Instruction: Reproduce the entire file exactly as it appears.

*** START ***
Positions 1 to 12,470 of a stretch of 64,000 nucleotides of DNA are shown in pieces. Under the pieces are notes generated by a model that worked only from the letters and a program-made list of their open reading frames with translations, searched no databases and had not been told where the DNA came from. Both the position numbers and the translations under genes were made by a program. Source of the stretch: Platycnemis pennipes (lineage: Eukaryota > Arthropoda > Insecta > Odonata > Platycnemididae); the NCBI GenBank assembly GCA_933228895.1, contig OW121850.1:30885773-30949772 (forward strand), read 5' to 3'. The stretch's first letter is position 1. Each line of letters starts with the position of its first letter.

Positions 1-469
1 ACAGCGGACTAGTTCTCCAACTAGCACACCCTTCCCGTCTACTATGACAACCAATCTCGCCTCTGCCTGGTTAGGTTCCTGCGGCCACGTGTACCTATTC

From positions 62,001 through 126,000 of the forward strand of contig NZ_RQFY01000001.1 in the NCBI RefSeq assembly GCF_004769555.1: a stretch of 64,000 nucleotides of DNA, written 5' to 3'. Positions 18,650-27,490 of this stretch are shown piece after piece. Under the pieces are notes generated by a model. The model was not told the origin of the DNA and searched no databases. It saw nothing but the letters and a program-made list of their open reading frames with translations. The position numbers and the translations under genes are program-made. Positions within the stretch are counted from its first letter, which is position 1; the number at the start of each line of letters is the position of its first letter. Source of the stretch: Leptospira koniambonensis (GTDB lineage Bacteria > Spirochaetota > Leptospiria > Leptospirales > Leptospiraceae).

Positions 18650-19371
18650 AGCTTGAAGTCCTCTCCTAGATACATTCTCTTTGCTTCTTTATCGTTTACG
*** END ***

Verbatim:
Positions 1 to 12,470 of a stretch of 64,000 nucleotides of DNA are shown in pieces. Under the pieces are notes generated by a model that worked only from the letters and a program-made list of their open reading frames with translations, searched no databases and had not been told where the DNA came from. Both the position numbers and the translations under genes were made by a program. Source of the stretch: Platycnemis pennipes (lineage: Eukaryota > Arthropoda > Insecta > Odonata > Platycnemididae); the NCBI GenBank assembly GCA_933228895.1, contig OW121850.1:30885773-30949772 (forward strand), read 5' to 3'. The stretch's first letter is position 1. Each line of letters starts with the position of its first letter.

Positions 1-469
1 ACAGCGGACTAGTTCTCCAACTAGCACACCCTTCCCGTCTACTATGACAACCAATCTCGCCTCTGCCTGGTTAGGTTCCTGCGGCCACGTGTACCTATTC

From positions 62,001 through 126,000 of the forward strand of contig NZ_RQFY01000001.1 in the NCBI RefSeq assembly GCF_004769555.1: a stretch of 64,000 nucleotides of DNA, written 5' to 3'. Positions 18,650-27,490 of this stretch are shown piece after piece. Under the pieces are notes generated by a model. The model was not told the origin of the DNA and searched no databases. It saw nothing but the letters and a program-made list of their open reading frames with translations. The position numbers and the translations under genes are program-made. Positions within the stretch are counted from its first letter, which is position 1; the number at the start of each line of letters is the position of its first letter. Source of the stretch: Leptospira koniambonensis (GTDB lineage Bacteria > Spirochaetota > Leptospiria > Leptospirales > Leptospiraceae).

Positions 18650-19371
18650 AGCTTGAAGTCCTCTCCTAGATACATTCTCTTTGCTTCTTTATCGTTTACG